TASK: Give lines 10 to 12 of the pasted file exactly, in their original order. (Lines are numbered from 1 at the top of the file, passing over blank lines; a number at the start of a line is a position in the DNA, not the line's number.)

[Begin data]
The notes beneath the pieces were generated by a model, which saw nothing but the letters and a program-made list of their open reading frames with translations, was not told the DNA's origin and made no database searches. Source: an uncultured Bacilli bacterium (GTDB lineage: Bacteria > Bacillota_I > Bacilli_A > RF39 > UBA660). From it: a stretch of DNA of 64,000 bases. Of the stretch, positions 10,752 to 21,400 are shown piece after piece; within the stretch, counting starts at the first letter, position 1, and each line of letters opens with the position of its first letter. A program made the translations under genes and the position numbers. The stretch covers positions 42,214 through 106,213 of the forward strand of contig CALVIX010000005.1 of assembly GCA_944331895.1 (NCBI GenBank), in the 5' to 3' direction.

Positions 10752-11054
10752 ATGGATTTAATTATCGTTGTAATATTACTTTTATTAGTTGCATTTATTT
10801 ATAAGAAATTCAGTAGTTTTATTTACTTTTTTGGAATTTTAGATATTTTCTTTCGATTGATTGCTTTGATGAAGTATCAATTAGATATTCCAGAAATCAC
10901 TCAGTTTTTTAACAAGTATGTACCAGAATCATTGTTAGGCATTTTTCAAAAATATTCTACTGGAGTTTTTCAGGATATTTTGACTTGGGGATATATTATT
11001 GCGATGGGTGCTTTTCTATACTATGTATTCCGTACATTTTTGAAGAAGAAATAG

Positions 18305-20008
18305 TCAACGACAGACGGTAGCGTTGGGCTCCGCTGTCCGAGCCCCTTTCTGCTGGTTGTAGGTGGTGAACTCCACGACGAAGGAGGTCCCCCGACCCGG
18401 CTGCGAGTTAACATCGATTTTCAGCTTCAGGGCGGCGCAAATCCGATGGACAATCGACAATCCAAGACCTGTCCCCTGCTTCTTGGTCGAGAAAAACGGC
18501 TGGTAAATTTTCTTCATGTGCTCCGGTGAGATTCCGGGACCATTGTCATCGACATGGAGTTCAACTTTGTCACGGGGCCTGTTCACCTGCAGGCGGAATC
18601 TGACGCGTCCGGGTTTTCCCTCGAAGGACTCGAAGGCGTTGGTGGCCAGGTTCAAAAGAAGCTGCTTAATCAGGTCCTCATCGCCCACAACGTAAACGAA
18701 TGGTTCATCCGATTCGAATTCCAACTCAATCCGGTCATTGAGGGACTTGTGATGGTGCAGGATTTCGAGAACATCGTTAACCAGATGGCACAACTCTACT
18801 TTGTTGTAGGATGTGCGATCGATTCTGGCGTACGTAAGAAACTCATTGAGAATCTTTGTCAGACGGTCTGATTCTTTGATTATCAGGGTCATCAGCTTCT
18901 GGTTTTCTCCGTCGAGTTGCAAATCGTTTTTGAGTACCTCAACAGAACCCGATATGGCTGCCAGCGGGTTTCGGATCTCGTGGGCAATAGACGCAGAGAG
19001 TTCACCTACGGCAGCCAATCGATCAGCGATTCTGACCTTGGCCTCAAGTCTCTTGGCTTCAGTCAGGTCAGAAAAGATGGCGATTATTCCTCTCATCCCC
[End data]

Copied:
18501 TGGTAAATTTTCTTCATGTGCTCCGGTGAGATTCCGGGACCATTGTCATCGACATGGAGTTCAACTTTGTCACGGGGCCTGTTCACCTGCAGGCGGAATC
18601 TGACGCGTCCGGGTTTTCCCTCGAAGGACTCGAAGGCGTTGGTGGCCAGGTTCAAAAGAAGCTGCTTAATCAGGTCCTCATCGCCCACAACGTAAACGAA
18701 TGGTTCATCCGATTCGAATTCCAACTCAATCCGGTCATTGAGGGACTTGTGATGGTGCAGGATTTCGAGAACATCGTTAACCAGATGGCACAACTCTACT